Captured – Left, Right and Centre

In the past couple of months, there have been 2 “messy” media stories about the personal lives and personal conduct of Commonwealth Parliamentarians.  One story was about Barnaby Joyce broken by Sharri Markson in the Daily Telegraph and the Emma Husar story broken by Alice Workman in Buzz Feed.

Spartacus does not want to talk about the Joyce or Husar stories but rather about the response of the media elite to the stories.  In both cases, overt and covert criticisms were made by the Australian journalist intelligentsia about whether such stories should have been produced.  In the Joyce case because of the personal nature and in the Husar case because of the preliminary and salacious nature.  Just this past week, Workman was interrogated by, among others, Barrie Cassidy and Fran Kelly on ABC programs about her decision making to report on some of the details.

To suggest that there is no public interest in the stories, especially as they go to the character of elected parliamentarians and also the use of tax payer resources seems out right wrong.  What it does suggest however is that there seems to be a form of Stockholm Syndrome at play in Canberra whereby journalists develop a psychological alliance with their captors (politicians) as a survival strategy during captivity thus forcing them to pull their punches on stories that should be reported or otherwise to skew their stories.  This goes well beyond personal political biases.

Jonathan Swan is a former Fairfax journalist who has now hit the big time in the US and is considered to have some of the best connections into the Trump administration and Congress.  He is an Aussie done really good.  In a recent interview, Swan was asked what is the difference between reporting politics in the US and Australia.  Swan’s reply was that covering politics in Australia involved relationships with the Principals (the elected officials), most often directly through a mobile phone, whereas in the US, there are layers of intermediaries and staffers.

Does such a direct, personal and close relationship between Australian journalists and the politicians they cover affect their stories?  You bloody well bet it does.  Perhaps these journalist paragons of virtue actually consider and reflect on their journalistic methods and cognitive biases before they chose to lecture anyone else.  And if they ultimately conclude that they are afflicted by Stockholm Syndrome, perhaps they should reassess their modus operandi.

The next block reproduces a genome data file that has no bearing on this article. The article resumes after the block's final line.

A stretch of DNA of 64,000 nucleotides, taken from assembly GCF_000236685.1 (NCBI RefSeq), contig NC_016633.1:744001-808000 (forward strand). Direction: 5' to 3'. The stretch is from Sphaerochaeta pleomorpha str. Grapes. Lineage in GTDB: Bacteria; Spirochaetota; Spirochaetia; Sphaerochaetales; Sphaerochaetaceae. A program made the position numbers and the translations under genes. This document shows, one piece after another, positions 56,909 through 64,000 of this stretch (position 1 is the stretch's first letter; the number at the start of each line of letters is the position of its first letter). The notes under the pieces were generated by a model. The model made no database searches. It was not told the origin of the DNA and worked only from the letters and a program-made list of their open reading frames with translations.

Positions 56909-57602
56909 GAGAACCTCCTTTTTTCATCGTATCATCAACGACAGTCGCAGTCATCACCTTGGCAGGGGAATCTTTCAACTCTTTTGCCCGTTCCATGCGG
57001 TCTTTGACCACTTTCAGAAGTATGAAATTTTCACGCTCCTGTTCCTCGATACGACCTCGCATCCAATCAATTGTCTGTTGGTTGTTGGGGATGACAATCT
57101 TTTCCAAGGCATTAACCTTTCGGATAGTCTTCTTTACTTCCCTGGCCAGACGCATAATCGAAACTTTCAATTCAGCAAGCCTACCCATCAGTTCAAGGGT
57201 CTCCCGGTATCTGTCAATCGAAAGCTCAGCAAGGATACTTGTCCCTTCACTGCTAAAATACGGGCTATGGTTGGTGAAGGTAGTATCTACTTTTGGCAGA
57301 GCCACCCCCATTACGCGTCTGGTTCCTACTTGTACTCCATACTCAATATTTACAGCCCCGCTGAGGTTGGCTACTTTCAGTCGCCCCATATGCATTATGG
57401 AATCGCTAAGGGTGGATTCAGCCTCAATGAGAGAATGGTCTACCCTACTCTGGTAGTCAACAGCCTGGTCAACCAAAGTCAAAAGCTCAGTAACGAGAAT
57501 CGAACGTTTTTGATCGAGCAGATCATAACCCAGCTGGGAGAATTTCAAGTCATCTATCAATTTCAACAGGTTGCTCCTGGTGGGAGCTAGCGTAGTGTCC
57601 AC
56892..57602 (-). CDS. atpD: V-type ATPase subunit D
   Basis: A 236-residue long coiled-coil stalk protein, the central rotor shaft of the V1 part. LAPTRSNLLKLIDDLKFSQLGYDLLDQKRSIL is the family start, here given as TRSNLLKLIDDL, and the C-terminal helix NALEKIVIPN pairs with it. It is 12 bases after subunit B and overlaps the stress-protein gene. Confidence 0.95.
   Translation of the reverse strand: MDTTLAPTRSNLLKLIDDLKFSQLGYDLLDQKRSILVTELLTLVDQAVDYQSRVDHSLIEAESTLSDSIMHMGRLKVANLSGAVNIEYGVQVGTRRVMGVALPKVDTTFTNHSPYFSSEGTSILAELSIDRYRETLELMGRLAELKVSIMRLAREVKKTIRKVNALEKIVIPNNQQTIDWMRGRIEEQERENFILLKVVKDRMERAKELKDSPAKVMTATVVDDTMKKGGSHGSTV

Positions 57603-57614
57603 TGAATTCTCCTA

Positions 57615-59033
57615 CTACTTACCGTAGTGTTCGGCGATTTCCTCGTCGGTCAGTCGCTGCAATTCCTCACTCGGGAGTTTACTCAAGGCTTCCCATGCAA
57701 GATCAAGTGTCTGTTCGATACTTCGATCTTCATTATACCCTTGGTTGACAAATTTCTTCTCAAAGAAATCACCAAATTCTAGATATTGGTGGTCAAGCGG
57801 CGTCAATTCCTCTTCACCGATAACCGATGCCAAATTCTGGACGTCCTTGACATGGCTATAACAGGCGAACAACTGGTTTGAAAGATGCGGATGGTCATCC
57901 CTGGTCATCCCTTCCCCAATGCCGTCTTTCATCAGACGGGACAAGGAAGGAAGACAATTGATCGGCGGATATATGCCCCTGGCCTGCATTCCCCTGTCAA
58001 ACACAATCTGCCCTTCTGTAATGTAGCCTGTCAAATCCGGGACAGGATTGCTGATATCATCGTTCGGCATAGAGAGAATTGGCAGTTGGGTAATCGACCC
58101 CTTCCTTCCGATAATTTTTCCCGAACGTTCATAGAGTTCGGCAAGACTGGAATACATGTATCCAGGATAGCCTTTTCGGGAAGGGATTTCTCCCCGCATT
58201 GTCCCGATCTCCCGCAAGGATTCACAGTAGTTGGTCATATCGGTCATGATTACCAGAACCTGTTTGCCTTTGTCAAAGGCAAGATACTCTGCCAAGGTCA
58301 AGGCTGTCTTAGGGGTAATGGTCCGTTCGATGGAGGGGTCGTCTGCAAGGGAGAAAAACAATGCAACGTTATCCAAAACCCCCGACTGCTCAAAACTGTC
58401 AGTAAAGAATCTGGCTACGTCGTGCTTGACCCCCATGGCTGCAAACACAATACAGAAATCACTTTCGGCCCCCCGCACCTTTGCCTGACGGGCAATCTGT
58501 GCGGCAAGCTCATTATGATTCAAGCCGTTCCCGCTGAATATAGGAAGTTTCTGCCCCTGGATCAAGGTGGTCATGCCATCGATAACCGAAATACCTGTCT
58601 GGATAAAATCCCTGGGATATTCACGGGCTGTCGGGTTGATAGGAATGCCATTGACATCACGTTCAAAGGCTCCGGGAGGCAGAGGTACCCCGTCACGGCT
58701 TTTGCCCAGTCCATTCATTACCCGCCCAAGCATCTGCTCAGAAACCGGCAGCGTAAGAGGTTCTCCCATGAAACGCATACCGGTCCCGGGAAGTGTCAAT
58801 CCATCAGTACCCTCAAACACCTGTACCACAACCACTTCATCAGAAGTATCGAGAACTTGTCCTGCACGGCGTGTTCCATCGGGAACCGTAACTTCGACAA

It is notable that both Markson and Workman are both younger and more recent additions to this journalistic cabal.  Let’s just hope they too don’t get captured.

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14 Responses to Captured – Left, Right and Centre

  1. Tom

    Spartacus, I think you’ll find Alice Workman, far from being captured by leftist politicians, was captured long ago by leftism. That means she regards journalism as part of the revolutionary struggle against the public interest as expressed at the ballot box and in favour of the dictatorship of the proletariat under the necessary Marxist suspension of democracy — i.e. totalitarianism.

    On the other hand, the former girl of my dreams*, Sharri Markson, as a millenial has a need to be fashionable and is therefore vulnerable to leftism, but, being a joo, she has experienced first-hand the left’s hatred of her people.

    Unlike Workman, she has a snout for the public interest. As a former media editor of the Paywallian (a position currently occupied by a leftist revolutionary fruitcake like Workman), she is keenly aware of the selling out of the public interest by large slabs of the Australian news media.

    My money’s on Sharri to succeed Hedley Thomas (Paywallian) and Andrew Rule (Herald Sun, ex-Fakefacts) as Australia’s best newspaper reporter.

    *until Candace Owens stole my heart.

  2. Singleton Engineer

    Stockholm, or simply hothouse? Canberra is a relatively small city. Many of its residents spend a lot of time away from home.

    The two cited cases are by no means a complete accounting of the stories, perhaps some fanciful and/or actionable, that have circulated within my adult lifetime – say, after the Juni Morosi era.

    There are two ethical pathways for journalists, some of whom, no doubt, face the same challenges.
    1. Hear no evil, see no evil. OPP: Other People’s Problems.
    2. Rake muck in public. Becomes your own, potentially very damaging, problem.

    If I was to recount some of the juiciest stories I have heard from colleagues in Canberra during the past 15 years the front pages of national papers and several courts would be full for a long time.

    What to do?

    I have absolutely no idea what the best approach for a journalist is. The ethical and risk assessments are way beyond my pay grade.

  3. Tom,

    Spartacus well understands that Workman tends to lean to the left, well left. But it was she who broke a story damaging to the ALP, including certain unsavory details others who lean left (ABC) wouldn’t. Ditto Markson who tends to lean right and broke a story unfavourable to the LNP and was still criticised by those leaning left (ABC).

    There is, at least in Spartacus’ mind, a difference between reported stories that are biased and stories unreported for biased reason.

  4. egg_

    Workman tends to lean to the left, well left. But it was she who broke a story damaging to the ALP, including certain unsavory details others who lean left (ABC) wouldn’t. Ditto Markson who tends to lean right and broke a story unfavourable to the LNP

    Workman was taking care of Plibber’s (factional) interests; Markson was taking care of the LNP’s, throwing Barndoor under the bus (c/- The Guardian (Murph?) “you could hear the brakes squealing all over Parliament House”).

  5. Tom